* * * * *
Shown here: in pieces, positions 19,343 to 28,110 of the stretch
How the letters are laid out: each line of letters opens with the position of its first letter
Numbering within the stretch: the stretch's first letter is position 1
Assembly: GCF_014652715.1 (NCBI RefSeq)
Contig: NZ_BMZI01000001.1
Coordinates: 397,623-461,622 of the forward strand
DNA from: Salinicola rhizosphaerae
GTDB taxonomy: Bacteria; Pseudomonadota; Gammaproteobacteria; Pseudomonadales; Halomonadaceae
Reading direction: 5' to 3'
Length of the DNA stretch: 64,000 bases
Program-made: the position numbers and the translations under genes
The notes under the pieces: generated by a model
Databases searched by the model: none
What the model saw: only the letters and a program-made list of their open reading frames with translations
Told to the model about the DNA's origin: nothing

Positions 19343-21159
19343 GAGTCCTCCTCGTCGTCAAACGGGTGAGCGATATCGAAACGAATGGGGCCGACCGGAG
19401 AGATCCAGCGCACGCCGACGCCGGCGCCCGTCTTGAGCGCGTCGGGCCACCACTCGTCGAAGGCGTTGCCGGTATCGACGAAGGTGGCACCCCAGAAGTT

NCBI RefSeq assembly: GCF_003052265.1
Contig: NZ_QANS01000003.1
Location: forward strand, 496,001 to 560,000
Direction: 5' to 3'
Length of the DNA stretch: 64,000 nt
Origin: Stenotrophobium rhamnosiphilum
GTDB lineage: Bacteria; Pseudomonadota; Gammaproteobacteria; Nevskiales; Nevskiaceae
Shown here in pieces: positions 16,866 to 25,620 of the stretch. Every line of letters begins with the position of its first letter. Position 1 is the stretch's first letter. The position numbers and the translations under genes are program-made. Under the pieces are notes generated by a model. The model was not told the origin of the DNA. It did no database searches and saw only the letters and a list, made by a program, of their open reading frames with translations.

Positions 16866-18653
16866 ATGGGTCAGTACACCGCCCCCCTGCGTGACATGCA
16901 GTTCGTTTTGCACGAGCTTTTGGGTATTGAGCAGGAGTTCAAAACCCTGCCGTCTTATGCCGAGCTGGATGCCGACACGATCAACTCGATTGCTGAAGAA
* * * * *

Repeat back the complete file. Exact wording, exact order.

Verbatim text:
Shown here: in pieces, positions 19,343 to 28,110 of the stretch
How the letters are laid out: each line of letters opens with the position of its first letter
Numbering within the stretch: the stretch's first letter is position 1
Assembly: GCF_014652715.1 (NCBI RefSeq)
Contig: NZ_BMZI01000001.1
Coordinates: 397,623-461,622 of the forward strand
DNA from: Salinicola rhizosphaerae
GTDB taxonomy: Bacteria; Pseudomonadota; Gammaproteobacteria; Pseudomonadales; Halomonadaceae
Reading direction: 5' to 3'
Length of the DNA stretch: 64,000 bases
Program-made: the position numbers and the translations under genes
The notes under the pieces: generated by a model
Databases searched by the model: none
What the model saw: only the letters and a program-made list of their open reading frames with translations
Told to the model about the DNA's origin: nothing

Positions 19343-21159
19343 GAGTCCTCCTCGTCGTCAAACGGGTGAGCGATATCGAAACGAATGGGGCCGACCGGAG
19401 AGATCCAGCGCACGCCGACGCCGGCGCCCGTCTTGAGCGCGTCGGGCCACCACTCGTCGAAGGCGTTGCCGGTATCGACGAAGGTGGCACCCCAGAAGTT

NCBI RefSeq assembly: GCF_003052265.1
Contig: NZ_QANS01000003.1
Location: forward strand, 496,001 to 560,000
Direction: 5' to 3'
Length of the DNA stretch: 64,000 nt
Origin: Stenotrophobium rhamnosiphilum
GTDB lineage: Bacteria; Pseudomonadota; Gammaproteobacteria; Nevskiales; Nevskiaceae
Shown here in pieces: positions 16,866 to 25,620 of the stretch. Every line of letters begins with the position of its first letter. Position 1 is the stretch's first letter. The position numbers and the translations under genes are program-made. Under the pieces are notes generated by a model. The model was not told the origin of the DNA. It did no database searches and saw only the letters and a list, made by a program, of their open reading frames with translations.

Positions 16866-18653
16866 ATGGGTCAGTACACCGCCCCCCTGCGTGACATGCA
16901 GTTCGTTTTGCACGAGCTTTTGGGTATTGAGCAGGAGTTCAAAACCCTGCCGTCTTATGCCGAGCTGGATGCCGACACGATCAACTCGATTGCTGAAGAA